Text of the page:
I have a recurrent dilemma. I know there is a best answer but I wish I were more confident in sorting it out.
Setting: In our microbiology proficiency testing program we create samples that look like and act like true clinical samples. One of the sample we create is glass slide smears for microscopic analysis using Gram stain (For non-microbiology folks this is a 6-step procedure using 3 principle reagents that results in clear visualization of bacteria and yeast and host materials including cells and mucus. It is a classical component of infectious disease diagnosis.) Because we make the samples from their constituent components we know exactly what is in them, and by extension what is not. We then confirm those results through repeated quality control.
In some samples we will add in bacteria and other times we will not. In some samples we add neutrophils and other times we will add lymphocytes and others we will add squamous epithelial cells. Sometimes we will add a mix. Generally neutrophils signify acute inflammation, and lymphocytes signify chronic inflammation and squamous epithelials signify inclusion of surface cells sometime associated with contamination.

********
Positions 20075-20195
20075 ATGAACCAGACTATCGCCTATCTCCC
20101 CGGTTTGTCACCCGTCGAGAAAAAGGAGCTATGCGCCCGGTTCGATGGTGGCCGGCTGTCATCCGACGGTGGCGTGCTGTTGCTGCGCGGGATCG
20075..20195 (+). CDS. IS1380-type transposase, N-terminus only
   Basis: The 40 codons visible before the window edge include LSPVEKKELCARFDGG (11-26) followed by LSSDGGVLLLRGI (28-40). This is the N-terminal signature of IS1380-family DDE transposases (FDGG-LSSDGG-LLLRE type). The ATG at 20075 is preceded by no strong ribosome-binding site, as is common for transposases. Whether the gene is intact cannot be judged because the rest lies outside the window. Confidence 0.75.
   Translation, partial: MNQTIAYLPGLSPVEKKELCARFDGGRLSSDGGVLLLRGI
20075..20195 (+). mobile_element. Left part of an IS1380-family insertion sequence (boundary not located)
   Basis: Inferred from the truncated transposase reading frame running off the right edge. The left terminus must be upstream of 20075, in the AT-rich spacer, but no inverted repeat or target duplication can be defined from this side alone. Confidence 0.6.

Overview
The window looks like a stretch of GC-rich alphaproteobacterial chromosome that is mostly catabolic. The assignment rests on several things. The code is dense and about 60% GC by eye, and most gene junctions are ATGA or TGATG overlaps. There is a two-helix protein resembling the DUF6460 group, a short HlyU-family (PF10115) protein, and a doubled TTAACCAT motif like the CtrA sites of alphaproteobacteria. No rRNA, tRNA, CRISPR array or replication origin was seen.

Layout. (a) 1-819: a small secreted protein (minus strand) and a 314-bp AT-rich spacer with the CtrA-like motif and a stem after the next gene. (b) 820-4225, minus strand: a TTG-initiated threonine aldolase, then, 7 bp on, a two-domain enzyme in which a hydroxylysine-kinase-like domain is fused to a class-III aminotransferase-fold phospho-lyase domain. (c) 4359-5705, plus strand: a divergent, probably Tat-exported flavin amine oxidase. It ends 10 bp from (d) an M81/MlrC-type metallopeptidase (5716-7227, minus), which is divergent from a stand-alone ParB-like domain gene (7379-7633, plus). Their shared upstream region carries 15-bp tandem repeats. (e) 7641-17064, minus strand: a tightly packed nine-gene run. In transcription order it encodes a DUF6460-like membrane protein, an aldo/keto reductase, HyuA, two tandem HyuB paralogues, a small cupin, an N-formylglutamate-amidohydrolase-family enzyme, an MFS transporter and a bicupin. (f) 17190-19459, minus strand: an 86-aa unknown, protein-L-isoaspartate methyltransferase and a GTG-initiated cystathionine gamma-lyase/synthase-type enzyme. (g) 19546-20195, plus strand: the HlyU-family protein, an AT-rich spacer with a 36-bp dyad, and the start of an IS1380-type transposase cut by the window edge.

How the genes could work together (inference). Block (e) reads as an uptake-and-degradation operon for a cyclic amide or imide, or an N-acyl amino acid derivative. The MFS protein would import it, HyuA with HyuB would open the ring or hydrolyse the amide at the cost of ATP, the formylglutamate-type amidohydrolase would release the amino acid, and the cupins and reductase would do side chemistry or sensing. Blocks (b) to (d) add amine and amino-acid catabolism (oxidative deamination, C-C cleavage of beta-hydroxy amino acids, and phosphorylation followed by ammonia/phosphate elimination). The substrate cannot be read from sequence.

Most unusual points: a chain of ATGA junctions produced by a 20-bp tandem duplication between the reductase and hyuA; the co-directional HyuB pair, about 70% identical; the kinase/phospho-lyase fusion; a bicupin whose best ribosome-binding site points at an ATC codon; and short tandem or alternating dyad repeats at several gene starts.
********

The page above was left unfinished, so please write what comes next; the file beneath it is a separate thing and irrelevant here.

Challenge: Near every time we create a slide with neutrophils and no other cells there will be some folks who will report either a mix of neutrophils and epithelial cells or more rarely epithelial cells alone.
Why this is a problem: Neutrophils do not look like epithelial cells and epithelial cells do not look like epithelial cells. So reporting the presence of epithelial cells is clearly an reading and interpretation and reporting error. Some on the committee believe this is a serious problem and should be pointed out as an opportunity for improvement and remediation. I can certainly support that.
On the other hand: Others point out that while reporting the presence of epithelial cells is clearly wrong, it is not a big deal because a clinician who receives the report is not likely to consider this as an important aspect of the slide report and as such other than pointing out the discrepancy there should be no penalty. I kind of understand that too.